Supported by generous help from the Turnovsky Endowment Trust

Tawa’s orchestra tackles substantial programme under lively young conductor

By , 08/06/2014

Tawa Community Orchestra conducted by Andrew Atkins and Laura Barton (violin)

Mozart: Symphony No 25 in G minor – first movement: Allegro con brio
Wieniawski: Violin Concerto No 2 in D minor, Op 22
Tchaikovsky: Romeo and Juliet Fantasy-Overture

Tawa College Hall

Sunday 8 June, 2 pm

There are several community, amateur orchestras around Greater Wellington; their major role is probably to enable local musicians to get orchestral experience; not to lay any claim to offering dazzling musical revelations. Most of the audience no doubt comprised friends and family members. Many of those have a genuine interest in music of the classical kind, and no matter the level of accomplishment, it is always interesting, sometimes pleasantly surprising, to be at such concerts.

My connection was as family member, but I was more than a little interested to hear how the players would cope with pieces that were one hundred percent solid classical repertoire.

The first movement of Mozart’s ‘Little G minor symphony’, No 25 (distinguishing it from the other one, No 40) would have resonated with many, as the urgent music, with arresting syncopation, that opened the film Amadeus. While the opening bars were an interesting exhibition of the meaning of ‘balance’, demonstrating the challenge of getting an integrated sound from the varied instruments of the orchestra, which are by nature so incompatible. More striking however was the energy that the young conductor, Andrew Atkins, a graduate student at the New Zealand School of Music, brought to the job. He imposed a professional tempo and sense of momentum on the performance that to a good extent masked any weaknesses of ensemble and technical competence in the players. Nevertheless, the real Mozart showed through, the spirit and the melodic genius.

It was the next piece that had me intrigued. While the Mozart employed a fairly limited orchestra – horns the only brass instruments – Wieniawski, writing about a century later, called for the full Romantic orchestra, double woodwinds, horns and trumpets, three trombones and timpani.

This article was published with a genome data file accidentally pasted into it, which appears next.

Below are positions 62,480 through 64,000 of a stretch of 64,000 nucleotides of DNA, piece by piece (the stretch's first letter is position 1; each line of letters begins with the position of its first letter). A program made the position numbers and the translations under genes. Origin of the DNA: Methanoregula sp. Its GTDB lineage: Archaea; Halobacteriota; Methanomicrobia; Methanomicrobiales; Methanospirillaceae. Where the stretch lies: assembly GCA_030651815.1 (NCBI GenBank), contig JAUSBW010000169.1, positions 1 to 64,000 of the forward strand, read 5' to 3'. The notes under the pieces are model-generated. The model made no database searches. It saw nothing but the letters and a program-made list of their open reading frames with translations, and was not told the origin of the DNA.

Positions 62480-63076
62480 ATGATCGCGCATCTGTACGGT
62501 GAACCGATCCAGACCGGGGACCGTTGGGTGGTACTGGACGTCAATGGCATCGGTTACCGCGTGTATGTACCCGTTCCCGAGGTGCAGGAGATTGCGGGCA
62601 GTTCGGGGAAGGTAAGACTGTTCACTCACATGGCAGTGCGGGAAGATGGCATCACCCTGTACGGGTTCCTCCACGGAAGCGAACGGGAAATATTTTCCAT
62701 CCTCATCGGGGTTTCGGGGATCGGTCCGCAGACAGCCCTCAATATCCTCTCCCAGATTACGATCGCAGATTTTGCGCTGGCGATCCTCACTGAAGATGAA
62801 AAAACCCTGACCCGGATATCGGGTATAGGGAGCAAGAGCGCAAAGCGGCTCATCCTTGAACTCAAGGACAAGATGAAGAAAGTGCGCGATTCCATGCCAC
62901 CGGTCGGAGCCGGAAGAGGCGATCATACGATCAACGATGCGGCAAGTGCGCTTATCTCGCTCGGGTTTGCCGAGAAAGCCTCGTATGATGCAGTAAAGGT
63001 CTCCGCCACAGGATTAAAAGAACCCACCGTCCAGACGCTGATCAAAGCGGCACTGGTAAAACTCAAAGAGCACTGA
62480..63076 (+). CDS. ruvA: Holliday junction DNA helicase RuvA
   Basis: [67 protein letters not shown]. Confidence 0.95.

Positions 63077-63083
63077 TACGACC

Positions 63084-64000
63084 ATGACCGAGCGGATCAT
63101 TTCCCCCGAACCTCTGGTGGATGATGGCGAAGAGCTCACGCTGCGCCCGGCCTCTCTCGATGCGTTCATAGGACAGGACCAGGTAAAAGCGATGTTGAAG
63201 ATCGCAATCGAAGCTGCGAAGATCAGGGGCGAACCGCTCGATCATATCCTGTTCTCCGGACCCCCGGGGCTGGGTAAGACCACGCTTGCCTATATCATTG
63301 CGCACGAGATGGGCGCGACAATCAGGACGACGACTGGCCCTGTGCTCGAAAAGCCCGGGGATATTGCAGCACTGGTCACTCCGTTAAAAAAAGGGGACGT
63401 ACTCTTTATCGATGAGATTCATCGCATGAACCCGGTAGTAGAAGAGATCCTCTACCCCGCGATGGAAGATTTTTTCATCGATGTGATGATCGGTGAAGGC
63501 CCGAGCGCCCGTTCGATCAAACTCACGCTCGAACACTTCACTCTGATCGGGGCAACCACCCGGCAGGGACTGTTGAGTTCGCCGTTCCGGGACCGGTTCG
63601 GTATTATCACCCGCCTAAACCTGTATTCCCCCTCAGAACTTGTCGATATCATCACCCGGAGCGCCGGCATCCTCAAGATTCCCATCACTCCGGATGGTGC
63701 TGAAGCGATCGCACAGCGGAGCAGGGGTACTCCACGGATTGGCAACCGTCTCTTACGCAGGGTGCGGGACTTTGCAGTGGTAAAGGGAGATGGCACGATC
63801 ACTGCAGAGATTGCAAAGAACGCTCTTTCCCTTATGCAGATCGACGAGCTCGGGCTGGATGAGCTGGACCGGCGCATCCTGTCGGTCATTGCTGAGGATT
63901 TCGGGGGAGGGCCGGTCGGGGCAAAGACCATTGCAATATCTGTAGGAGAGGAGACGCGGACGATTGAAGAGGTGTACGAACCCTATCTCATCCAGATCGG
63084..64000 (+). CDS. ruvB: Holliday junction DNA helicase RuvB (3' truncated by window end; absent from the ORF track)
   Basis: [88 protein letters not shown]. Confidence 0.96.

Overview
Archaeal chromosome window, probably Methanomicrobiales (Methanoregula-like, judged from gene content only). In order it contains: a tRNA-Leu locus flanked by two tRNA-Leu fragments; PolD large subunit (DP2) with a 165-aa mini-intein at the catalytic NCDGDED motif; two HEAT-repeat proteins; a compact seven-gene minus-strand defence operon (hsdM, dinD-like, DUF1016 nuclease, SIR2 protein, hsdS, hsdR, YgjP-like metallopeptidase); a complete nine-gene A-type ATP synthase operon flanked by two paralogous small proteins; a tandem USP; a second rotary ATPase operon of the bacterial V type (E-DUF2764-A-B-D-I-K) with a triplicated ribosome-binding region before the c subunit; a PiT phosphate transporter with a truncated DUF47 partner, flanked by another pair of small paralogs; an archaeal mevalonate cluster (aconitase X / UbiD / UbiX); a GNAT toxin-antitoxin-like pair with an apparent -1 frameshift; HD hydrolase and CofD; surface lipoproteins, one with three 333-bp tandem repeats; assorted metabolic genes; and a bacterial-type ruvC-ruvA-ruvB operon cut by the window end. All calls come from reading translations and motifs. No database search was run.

Here too the presence of several guest players, including many from the School of Music, strengthened strings and brass, in particular.

Though I knew both Wieniawski’s violin concertos, I cannot recall hearing either played live, though it would be surprising if the Michael Hill Violin Competition had not thrown one of them up at some stage. The concertos of instrumental virtuosos tend to be denigrated or ignored, though Paganini’s, Vieuxtemps’s and Wieniawksi’s remain in the repertory. However, this one is well-wrought, melodic, interesting; but it would hardly have survived an amateur performance without a pretty competent soloist.

Violinist Laura Barton is a student at the New Zealand School of Music.  After getting through the formal and not uninteresting orchestral introduction, with a certain tentativeness, Barton’s first phrases sounded as if she was feeling her way, but she very quickly hit her stride, playing without the score in front of her, though there remained, very understandably, a degree of tenseness. But if the audience still had to be convinced of her credentials, the first movement cadenza demonstrated an accomplishment that banished any doubts.

The gentle second movement, Romance, demonstrated an unsentimental lyricism and true musicality in the violinist. While Barton despatched the last movement, with its exciting gypsy rhythms, with an aplomb that not only confirmed a fine violinist in the making, but an orchestra that did not disgrace the performance.

The last work was even more of a challenge, written about the same time as the concerto, a product of Tchaikovsky’s early years, it is a colourful and vivid symphonic poem after the manner of Liszt, depicting three episodes of Shakespeare’s play.  No one could have expected a particularly polished performance from the orchestra, yet the energy and zest that young maestro Atkins drew from it, the poignant, lyrical music of the love scene, produced a performance that was quite engaging. There was a palpable feeling that the entire orchestra was giving more than they might have believed possible, and they as well as the audience were being rewarded accordingly.

 

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